The person on the other line wasn’t the defense minister, however. It was a Russian radio host who has earned a reputation for getting foreign officials on the phone and eliciting information under false pretenses as he did in two calls with Graham. Those conversations, obtained and published Thursday by Politico, have been described as pranks but are much drier in content than that term would suggest. Graham’s suspicions don’t appear to have been raised because the subjects of the call were generally related to the relationship between the two countries. (Politico notes that the radio hosts have been accused in the past of ties to Russian intelligence, which they deny.)
In the second conversation, Graham touts his access to Trump by claiming to have spent significant time with the president over the previous weekend in which they discussed Turkey. During the conversation, he also introduces a subject that neither he nor the “minister of defense” broached in the first conversation.
“This case involving the Turkish bank?” Graham said. “He’s very sensitive. The president wants to be helpful within the limits of his power.”
He mentioned it again a bit later, describing his conversations with Trump during their interactions.
“He was very keen on the bank case,” Graham said. “You know the one involving the Turkish bank? He does not want that case to hurt our relationship.”
“He mentioned that twice,” he added.
The “minister of defense” doesn’t seem to understand what Graham is saying, responding with a question about how sanctions that might be imposed following Turkey’s purchase of weapons from Russia would affect Turkey’s banks.
“We don’t want to get into sanctions,” Graham said as the call was wrapping up. “We don’t want the bank case to get out of hand.”
What is this “bank case”? It appears to be a reference to a criminal case in the United States focused on a man named Reza Zarrab. Zarrab was at the center of an effort to help Iran evade international sanctions by masking money transfers into the country as sales of gold. After being arrested in the United States in 2016, Zarrab agreed to work with prosecutors, providing testimony against an official from a Turkish state bank, Halkbank. That official was found guilty in January 2018.
In late 2017, Zarrab also directly implicated Erdogan, suggesting that the then-prime minister had approved the scheme. Shortly after Zarrab was arrested, Erdogan pressured the Obama administration to release him — and to fire the U.S. attorney who brought charges against Zarrab, Preet Bharara. Trump fired Bharara in March 2017.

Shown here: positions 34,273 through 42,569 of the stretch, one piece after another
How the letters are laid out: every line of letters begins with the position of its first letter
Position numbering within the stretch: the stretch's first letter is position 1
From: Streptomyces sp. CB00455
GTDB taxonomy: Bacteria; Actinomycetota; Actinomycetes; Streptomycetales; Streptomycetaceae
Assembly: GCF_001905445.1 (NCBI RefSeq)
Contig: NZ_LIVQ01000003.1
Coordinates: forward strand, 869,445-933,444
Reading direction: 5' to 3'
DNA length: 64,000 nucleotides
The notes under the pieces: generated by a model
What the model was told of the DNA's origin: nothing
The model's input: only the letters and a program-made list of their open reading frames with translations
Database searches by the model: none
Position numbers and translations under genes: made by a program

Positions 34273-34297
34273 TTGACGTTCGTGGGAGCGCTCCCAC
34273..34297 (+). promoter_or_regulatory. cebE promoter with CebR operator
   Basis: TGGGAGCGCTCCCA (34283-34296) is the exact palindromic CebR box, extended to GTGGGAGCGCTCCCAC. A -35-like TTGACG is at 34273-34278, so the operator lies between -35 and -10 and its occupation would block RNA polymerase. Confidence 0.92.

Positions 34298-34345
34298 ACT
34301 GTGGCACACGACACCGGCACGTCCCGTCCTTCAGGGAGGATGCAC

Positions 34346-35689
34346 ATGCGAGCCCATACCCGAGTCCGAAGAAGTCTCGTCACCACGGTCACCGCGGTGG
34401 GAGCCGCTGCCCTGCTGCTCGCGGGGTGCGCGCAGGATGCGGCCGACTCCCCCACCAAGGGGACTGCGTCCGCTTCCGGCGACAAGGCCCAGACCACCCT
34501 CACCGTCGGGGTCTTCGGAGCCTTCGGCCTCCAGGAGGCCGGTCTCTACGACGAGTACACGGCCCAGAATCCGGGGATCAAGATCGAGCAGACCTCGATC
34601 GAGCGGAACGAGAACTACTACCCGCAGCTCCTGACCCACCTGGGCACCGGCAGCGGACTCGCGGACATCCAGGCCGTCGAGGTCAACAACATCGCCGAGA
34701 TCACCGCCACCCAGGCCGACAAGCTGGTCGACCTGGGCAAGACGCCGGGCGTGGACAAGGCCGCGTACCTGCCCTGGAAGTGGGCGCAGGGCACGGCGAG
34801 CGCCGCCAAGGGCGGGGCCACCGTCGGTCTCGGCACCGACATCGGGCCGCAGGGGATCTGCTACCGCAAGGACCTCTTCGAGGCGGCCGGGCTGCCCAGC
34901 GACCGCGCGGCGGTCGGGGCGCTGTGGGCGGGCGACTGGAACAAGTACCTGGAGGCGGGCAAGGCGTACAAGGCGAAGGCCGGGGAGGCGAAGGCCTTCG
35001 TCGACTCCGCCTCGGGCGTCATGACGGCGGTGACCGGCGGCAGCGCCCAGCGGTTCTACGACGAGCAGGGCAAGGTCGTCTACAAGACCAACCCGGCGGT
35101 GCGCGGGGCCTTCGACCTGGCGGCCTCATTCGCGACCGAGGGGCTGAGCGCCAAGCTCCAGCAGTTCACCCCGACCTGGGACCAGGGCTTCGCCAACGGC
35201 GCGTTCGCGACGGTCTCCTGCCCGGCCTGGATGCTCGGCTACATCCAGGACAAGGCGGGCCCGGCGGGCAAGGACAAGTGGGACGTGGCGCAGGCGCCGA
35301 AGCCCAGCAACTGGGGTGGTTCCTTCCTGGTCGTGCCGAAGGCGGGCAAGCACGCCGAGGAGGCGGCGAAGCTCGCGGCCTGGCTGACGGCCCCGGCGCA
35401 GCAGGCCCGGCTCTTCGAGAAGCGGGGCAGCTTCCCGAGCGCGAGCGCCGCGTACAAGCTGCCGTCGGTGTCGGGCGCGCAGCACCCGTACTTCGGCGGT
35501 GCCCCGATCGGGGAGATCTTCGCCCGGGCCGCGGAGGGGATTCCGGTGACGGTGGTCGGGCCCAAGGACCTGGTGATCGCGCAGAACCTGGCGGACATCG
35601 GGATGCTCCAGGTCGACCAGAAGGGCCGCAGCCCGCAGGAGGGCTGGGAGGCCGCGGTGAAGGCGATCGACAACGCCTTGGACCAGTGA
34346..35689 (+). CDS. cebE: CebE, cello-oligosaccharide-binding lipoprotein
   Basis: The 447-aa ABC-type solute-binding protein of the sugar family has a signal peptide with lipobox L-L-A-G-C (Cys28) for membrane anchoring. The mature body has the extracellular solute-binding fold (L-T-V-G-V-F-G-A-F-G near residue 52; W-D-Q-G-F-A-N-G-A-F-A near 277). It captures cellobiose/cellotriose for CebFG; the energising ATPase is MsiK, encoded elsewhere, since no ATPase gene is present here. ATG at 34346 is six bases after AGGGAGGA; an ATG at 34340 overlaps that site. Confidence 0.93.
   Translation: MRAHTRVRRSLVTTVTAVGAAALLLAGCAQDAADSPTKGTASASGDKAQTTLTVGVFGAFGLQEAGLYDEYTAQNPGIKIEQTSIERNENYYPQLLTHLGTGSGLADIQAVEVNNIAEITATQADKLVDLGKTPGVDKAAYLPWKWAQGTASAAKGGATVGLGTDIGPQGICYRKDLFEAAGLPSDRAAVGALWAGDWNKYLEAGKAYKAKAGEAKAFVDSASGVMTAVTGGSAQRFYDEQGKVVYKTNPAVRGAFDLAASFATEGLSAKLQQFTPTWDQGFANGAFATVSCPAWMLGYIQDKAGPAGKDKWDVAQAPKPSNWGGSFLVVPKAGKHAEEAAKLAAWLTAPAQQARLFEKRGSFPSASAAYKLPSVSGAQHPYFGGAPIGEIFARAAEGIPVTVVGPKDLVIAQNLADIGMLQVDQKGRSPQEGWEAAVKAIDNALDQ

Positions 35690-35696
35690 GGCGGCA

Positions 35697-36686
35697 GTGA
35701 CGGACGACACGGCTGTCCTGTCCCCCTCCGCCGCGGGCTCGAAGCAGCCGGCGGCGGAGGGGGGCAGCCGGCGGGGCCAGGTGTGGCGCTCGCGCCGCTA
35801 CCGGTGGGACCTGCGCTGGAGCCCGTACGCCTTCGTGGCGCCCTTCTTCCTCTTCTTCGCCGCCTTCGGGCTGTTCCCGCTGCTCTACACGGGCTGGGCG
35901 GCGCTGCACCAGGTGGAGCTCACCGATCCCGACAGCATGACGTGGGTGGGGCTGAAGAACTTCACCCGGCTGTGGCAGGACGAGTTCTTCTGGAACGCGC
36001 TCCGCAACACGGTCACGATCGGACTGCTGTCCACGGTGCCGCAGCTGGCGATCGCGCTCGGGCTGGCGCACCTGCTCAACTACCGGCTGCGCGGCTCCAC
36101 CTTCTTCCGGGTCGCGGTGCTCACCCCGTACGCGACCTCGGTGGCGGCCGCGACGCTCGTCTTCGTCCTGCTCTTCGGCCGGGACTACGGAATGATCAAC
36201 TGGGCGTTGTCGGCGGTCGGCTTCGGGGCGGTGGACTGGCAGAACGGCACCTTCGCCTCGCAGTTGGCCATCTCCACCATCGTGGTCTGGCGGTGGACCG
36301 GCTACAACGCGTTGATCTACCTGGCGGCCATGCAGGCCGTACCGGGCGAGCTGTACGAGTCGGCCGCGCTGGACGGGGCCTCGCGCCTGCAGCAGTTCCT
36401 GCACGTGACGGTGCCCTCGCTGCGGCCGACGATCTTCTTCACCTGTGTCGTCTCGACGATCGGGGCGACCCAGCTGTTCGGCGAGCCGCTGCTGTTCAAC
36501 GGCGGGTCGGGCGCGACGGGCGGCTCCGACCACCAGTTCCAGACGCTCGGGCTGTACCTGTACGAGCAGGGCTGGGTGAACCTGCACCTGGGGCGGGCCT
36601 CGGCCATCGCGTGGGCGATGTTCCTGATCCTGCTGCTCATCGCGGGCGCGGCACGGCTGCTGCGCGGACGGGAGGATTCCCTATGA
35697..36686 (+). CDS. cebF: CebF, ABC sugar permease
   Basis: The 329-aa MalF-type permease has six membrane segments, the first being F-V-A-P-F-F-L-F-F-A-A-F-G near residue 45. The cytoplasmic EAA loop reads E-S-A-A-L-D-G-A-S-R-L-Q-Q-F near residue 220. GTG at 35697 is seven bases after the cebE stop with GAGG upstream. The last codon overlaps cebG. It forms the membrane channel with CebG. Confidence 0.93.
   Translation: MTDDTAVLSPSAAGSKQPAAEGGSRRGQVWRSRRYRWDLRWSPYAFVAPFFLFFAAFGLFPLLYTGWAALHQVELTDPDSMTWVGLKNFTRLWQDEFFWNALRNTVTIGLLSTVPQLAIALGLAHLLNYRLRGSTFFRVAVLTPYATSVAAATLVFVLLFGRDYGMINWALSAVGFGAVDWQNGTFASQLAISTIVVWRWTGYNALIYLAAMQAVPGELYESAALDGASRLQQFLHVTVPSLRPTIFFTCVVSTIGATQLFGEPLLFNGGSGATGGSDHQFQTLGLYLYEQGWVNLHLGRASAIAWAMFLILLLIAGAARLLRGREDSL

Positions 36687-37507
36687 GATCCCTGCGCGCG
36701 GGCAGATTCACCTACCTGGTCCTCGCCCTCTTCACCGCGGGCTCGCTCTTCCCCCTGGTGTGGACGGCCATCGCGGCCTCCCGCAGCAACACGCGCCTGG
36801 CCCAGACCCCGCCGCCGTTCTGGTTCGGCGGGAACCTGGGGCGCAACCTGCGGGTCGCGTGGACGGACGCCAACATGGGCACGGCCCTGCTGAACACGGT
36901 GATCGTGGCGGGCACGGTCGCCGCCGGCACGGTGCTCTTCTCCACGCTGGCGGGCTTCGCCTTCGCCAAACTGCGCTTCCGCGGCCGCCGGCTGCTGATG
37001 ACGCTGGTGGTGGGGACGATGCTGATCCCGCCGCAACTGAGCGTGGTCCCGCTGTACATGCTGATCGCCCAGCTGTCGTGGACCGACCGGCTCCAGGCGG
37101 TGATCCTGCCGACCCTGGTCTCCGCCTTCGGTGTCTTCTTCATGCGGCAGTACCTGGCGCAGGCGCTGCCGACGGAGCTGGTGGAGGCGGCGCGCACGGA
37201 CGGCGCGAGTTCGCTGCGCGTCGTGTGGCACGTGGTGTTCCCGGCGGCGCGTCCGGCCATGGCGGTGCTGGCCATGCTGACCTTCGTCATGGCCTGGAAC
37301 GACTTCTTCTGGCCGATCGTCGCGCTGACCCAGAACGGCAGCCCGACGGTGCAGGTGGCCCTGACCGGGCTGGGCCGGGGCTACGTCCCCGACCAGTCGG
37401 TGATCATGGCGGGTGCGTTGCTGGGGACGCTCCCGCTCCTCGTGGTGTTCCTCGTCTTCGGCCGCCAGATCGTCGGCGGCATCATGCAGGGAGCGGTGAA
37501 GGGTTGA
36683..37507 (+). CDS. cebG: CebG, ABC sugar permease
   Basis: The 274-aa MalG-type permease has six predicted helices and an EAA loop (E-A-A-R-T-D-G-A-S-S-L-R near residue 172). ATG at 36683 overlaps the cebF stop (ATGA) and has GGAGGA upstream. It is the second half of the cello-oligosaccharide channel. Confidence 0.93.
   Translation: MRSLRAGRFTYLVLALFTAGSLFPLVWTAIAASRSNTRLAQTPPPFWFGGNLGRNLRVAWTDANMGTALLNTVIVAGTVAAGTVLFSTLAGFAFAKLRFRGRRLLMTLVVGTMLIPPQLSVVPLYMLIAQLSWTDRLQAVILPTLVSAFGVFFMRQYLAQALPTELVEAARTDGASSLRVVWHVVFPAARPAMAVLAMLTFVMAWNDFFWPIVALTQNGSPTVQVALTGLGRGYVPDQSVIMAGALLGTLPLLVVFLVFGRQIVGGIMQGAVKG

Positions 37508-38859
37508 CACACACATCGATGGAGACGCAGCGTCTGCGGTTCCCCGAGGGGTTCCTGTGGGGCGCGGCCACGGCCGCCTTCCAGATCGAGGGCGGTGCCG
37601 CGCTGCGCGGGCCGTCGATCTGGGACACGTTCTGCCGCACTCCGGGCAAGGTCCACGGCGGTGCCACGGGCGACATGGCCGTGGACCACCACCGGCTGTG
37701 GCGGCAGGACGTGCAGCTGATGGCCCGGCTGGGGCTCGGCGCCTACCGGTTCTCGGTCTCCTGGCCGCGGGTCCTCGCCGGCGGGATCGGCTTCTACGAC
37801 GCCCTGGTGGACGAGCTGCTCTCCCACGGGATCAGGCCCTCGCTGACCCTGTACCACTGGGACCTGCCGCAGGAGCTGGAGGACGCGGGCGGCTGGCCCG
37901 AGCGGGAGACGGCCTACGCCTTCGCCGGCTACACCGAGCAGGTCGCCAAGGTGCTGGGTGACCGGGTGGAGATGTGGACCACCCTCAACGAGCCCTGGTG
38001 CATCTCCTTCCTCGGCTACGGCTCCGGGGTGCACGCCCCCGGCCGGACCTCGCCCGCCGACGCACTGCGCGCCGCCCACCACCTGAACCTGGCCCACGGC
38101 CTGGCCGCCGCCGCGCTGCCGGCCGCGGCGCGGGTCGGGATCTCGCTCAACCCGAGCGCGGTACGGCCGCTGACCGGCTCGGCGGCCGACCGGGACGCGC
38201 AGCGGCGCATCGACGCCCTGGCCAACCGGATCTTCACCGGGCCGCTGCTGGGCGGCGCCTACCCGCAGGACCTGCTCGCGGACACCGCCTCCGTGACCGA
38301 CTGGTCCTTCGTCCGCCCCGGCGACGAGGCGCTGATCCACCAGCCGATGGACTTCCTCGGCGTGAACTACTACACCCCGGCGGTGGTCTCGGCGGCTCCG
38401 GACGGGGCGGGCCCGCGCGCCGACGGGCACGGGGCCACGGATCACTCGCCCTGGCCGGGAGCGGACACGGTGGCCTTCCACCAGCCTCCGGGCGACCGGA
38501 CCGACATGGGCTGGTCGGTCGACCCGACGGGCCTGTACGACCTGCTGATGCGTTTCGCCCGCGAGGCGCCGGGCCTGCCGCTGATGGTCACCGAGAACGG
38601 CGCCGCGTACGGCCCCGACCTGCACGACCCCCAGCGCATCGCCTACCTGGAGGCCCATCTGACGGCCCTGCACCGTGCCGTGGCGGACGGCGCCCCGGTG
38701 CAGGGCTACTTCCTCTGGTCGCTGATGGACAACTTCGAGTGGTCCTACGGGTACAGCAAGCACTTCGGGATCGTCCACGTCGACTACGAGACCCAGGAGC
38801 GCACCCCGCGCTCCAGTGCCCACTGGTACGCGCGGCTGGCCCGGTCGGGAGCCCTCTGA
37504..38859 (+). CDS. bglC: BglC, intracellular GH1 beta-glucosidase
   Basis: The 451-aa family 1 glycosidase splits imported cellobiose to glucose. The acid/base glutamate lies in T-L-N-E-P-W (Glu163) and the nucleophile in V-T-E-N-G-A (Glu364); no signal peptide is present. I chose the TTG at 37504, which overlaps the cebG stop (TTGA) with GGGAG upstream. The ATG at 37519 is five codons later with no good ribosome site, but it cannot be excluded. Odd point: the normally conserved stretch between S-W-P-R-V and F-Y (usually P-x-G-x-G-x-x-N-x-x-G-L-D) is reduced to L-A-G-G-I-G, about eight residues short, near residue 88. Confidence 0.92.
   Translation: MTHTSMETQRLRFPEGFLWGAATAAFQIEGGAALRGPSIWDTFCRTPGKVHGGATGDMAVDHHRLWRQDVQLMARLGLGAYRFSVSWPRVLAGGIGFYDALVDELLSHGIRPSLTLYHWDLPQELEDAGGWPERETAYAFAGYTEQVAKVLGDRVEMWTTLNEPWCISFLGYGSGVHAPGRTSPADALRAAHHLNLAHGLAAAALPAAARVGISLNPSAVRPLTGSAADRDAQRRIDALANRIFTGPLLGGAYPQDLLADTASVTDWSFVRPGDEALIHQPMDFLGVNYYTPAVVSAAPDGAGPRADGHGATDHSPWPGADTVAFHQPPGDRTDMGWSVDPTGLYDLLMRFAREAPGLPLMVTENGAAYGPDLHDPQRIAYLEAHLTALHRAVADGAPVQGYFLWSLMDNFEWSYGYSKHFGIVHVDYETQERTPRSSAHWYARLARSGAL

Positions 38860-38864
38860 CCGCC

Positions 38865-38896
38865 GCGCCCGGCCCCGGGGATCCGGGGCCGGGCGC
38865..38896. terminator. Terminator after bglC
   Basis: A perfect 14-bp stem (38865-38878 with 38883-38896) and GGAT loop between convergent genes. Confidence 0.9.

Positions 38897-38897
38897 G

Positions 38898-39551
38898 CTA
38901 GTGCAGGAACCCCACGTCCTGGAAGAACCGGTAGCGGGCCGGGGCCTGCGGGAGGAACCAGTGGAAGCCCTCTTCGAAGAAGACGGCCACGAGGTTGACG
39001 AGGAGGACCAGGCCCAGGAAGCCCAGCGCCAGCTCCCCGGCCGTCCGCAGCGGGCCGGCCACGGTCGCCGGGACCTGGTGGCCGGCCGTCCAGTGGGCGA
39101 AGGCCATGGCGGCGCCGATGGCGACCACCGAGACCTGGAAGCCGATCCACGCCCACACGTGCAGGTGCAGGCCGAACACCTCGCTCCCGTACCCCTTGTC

The corruption case surrounding Zarrab prompted a dramatic split between Erdogan and a cleric named Fethullah Gulen, who had been an Erdogan ally. Gulen was blamed for playing a leading role in the probe that brought the sanctions-evasion scheme to light and was eventually blamed for a 2016 coup attempt against Erdogan. By then, Gulen had left Turkey and was living in a compound in Pennsylvania.
Trump has repeatedly been drawn into this feud, a function of relationships involving his allies and his own sympathies for Erdogan. (As Graham told the “minister of defense”: “I think President Trump likes President Erdogan. I think he’s a strong man and we need to deal with strong people.”)
During the 2016 campaign, Trump adviser Michael Flynn — eventually Trump’s first national security adviser — did lobbying work indirectly for the Turkish government. News reports suggested that his advocacy at one point included mulling over a scheme to extradite Gulen back to Turkey. Zarrab himself has been represented by two attorneys whose names might be familiar to Americans: Michael Mukasey, a former attorney general, and Trump’s own attorney, Rudolph W. Giuliani. The pair even met with Erdogan in early 2017, reportedly to try to resolve the Zarrab case.
At some point that year, Trump directly tried to intervene. With Giuliani and Mukasey in the room, Trump reportedly asked then-Secretary of State Rex Tillerson to try to get the Justice Department to drop the case against Zarrab. The president also suggested he speak with Giuliani about the case. Tillerson refused.
Giuliani admitted to trying to work out a deal in which Zarrab might be traded for Andrew Brunson, an American pastor who was detained by Turkey on trumped-up espionage charges. (Erdogan seems to have intended that Brunson be swapped instead for the cleric Gulen, reportedly saying at one point, “Give us the priest and take this one.”)
Trump made Brunson’s release a priority in early 2018, and the pastor was released last October.
That Graham focused on the “case involving the Turkish bank” — Halkbank — after apparently spending time with Trump at his club in Bedminster in August suggests that the Zarrab affair may still be at the forefront of Trump’s concerns in regard to Turkey. It also suggests another situation where, like Ukraine, Trump may be following Giuliani’s lead.
On Sunday, Trump and Erdogan spoke by phone. The focus of the call was Syria. It’s not clear if the case of the Turkish bank was raised.
It is clear that Trump was speaking with the real Erdogan.